America in great part is a working, credit and consumer oriented society. For most Americans the subtext of everything they do is debt. Work, mortgage equity and credit worthiness fuel consumer power. Consumers must have money to spend and work to earn it in order to keep the system primed.
In this way the role of the consumer is central. Commodity exchange keeps demand, consumption and commerce moving. To be sure, it is not quite consumer driven. More likely, consumers traditionally have been driven by what used to be called “Madison Avenue,” which is a metaphor for the advertising and public relations industries. More importantly, America itself is driven by established generations. Large segments of the society who drive the labor market, the bying power and the ballot box.
With the increasing importance of the internet over TV, a new generation is now coming into its own representing now the largest group in the demographic mix and the group that will have an impact on our society in its own special way–namely because of the role of the internet in most of what we do today.
PolicyABCS: “The Pew Research Center released a study that will help us understand these important changes as we continue to evolve into an internet based society in important areas like commerce, knowledge management and consumer relations.”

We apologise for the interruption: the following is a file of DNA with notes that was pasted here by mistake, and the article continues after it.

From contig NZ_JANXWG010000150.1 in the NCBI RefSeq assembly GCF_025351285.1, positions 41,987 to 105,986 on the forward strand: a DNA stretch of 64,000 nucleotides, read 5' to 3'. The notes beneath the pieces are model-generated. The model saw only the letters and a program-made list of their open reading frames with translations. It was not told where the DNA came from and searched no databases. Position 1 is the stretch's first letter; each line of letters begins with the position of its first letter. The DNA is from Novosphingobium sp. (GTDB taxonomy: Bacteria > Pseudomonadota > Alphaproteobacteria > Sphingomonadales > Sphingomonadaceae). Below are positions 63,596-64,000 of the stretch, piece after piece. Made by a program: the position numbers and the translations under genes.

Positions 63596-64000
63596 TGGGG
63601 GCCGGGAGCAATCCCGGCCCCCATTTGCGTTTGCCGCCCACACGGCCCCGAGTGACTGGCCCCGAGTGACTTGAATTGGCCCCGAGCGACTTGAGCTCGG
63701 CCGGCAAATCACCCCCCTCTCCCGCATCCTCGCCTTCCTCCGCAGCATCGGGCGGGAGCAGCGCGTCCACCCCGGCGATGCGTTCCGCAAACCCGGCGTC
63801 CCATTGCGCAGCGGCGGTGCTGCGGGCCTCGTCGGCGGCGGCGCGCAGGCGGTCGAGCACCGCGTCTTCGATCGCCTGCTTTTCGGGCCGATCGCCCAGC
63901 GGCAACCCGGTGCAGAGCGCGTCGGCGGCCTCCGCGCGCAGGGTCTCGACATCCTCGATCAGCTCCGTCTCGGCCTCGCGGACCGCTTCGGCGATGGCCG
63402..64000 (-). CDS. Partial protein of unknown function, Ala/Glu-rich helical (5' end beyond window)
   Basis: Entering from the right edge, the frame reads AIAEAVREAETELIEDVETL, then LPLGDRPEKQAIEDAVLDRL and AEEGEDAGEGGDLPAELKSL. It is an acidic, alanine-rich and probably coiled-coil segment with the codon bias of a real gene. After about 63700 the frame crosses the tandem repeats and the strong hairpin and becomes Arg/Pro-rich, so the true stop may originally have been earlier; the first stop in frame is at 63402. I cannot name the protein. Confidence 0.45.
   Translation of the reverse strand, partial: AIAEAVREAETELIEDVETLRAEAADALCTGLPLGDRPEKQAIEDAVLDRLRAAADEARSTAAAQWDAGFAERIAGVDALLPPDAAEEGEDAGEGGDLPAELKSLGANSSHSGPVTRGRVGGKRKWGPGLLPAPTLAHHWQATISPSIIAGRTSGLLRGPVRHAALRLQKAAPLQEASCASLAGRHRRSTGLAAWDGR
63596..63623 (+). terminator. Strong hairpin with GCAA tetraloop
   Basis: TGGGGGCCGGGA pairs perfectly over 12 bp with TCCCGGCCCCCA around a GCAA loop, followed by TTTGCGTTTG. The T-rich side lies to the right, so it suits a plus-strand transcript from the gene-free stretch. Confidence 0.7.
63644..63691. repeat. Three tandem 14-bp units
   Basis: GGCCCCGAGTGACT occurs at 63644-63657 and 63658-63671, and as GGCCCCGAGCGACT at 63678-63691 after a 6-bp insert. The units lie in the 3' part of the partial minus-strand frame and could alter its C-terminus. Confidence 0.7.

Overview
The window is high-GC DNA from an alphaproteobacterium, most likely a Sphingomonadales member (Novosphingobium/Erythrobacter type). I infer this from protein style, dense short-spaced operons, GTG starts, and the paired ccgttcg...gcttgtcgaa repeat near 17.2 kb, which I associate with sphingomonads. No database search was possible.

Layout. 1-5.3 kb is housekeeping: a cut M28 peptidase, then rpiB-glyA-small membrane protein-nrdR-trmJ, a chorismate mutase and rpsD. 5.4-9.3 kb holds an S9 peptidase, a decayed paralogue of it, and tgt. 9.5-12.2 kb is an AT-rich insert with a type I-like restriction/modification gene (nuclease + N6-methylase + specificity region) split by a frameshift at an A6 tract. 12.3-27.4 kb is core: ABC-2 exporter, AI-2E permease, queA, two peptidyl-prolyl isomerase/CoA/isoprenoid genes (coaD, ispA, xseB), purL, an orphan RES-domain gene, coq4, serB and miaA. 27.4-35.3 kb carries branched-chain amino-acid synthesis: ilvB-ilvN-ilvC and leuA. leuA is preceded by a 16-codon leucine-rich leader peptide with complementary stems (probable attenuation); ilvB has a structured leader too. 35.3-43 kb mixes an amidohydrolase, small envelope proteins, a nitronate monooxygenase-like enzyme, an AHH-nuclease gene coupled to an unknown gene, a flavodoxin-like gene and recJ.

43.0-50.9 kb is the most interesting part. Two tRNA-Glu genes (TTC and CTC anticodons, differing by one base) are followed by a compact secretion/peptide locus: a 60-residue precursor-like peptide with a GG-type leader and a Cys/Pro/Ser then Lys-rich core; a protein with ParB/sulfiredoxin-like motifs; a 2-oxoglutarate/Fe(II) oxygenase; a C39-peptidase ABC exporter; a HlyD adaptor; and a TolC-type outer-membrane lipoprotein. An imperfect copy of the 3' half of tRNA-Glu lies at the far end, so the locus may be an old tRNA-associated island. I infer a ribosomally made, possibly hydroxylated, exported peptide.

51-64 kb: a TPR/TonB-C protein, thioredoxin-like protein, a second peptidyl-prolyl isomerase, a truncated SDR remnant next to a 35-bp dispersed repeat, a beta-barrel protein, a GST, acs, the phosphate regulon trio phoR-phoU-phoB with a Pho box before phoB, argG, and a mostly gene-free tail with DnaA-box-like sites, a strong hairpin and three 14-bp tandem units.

PolicyABCs: You can download the full Pew report here: http://www.journalism.org/files/2015/06/Millennials-and-News-FINAL-7-27-15.pdf
Among Millennials, Facebook is far and away the most common source for news about government and politics. When asked whether they got political and government news from each of 42 sources in the previous week (36 specific news outlets, local TV generally and 5 social networking sites), about six-in-ten Web-using Millennials (61%) reported getting political news on Facebook. That is 17 points higher than the next most consumed source for Millennials (CNN at 44%).Millennials’ reliance on Facebook for political news is also almost exactly on par with Baby Boomers’ reliance on local TV (60%). In fact, Baby Boomers and Millennials demonstrate nearly inverse habits when it comes to local TV and Facebook. Among Millennials, 61% got political news on Facebook and 37% from local TV. Among Baby Boomers, it’s 39% from Facebook and 60% from local TV. Gen Xers fall in the middle for both, with 51% getting political news on Facebook and 46% doing so from local TV.